The Minister of Agriculture Patrick Ralotsia told Parliament recently that the embattled parastatal, Botswana Meat Commission (BMC), has suspended the Direct Cattle Purchase Scheme (DCPS) to allow the organisation to improve its operational costs and structures.
This announcement comes just days after BMC Chief Executive Dr. Akolang Tombale announced that they have cut 153 jobs at its Francistown abattoir, a move designed to slash costs.
When asked by Kgalagadi North MP Itumeleng Moipisi’s about whether the minister was aware that BMC was no longer buying cattle from farmers through the direct cattle purchase scheme, Raalotsia responded saying: “the cost of buying the said cattle is very much higher than the value of the cattle and the scheme proved to be very expensive and unsustainable for BMC.”
The minister also revealed that although the arrangement negatively affected farmers in the country, he highlighted that the Botswana Meat Commission’s field buying prices were published for every farmer to use as a guide when selling their cattle to buyers other than BMC.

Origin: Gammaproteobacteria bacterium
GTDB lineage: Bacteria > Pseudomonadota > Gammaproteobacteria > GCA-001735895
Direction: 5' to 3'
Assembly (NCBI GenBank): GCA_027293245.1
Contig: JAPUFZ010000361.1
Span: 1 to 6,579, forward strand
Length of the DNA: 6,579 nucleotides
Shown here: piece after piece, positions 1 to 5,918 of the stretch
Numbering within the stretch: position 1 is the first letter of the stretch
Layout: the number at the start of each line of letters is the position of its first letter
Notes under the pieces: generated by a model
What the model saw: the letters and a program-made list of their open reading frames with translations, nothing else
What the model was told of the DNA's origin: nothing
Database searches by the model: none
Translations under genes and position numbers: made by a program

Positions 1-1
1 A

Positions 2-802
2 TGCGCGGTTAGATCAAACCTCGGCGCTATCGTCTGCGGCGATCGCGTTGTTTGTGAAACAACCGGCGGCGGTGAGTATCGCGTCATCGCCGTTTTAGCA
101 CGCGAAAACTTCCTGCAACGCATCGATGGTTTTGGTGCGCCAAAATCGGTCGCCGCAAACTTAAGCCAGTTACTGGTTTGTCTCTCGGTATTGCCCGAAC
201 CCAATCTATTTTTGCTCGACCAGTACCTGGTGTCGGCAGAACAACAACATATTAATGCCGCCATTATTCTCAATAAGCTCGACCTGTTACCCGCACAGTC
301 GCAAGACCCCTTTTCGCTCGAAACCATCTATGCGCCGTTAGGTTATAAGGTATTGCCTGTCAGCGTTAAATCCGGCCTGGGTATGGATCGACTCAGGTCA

“It is noteworthy that cattle buyers, such as cattle speculators, cooperatives and others, may offer competitive prices that in some instances may negatively affect farmers, “he said.
The direct cattle purchase scheme was introduced alongside the delivery assistance scheme and feed-lotting. Under the cattle purchase scheme, live cattle are bought directly from the producers at the production zone. This was started in 2000 in Gantsi and Kgalagadi districts.
Meanwhile BMC says it is hopeful that the increase in prices from P19/kg to P23/kg as well as abolition of the grading system at the Francistown abattoir will entice farmers from the catchment area to sell more cattle to them.
The commission recently cut down its staff by 50 percent, a move meant to slash down operational costs. The headcount cut follows years of failure by the abattoir to meet its slaughter target due to low cattle supply from its catchment area.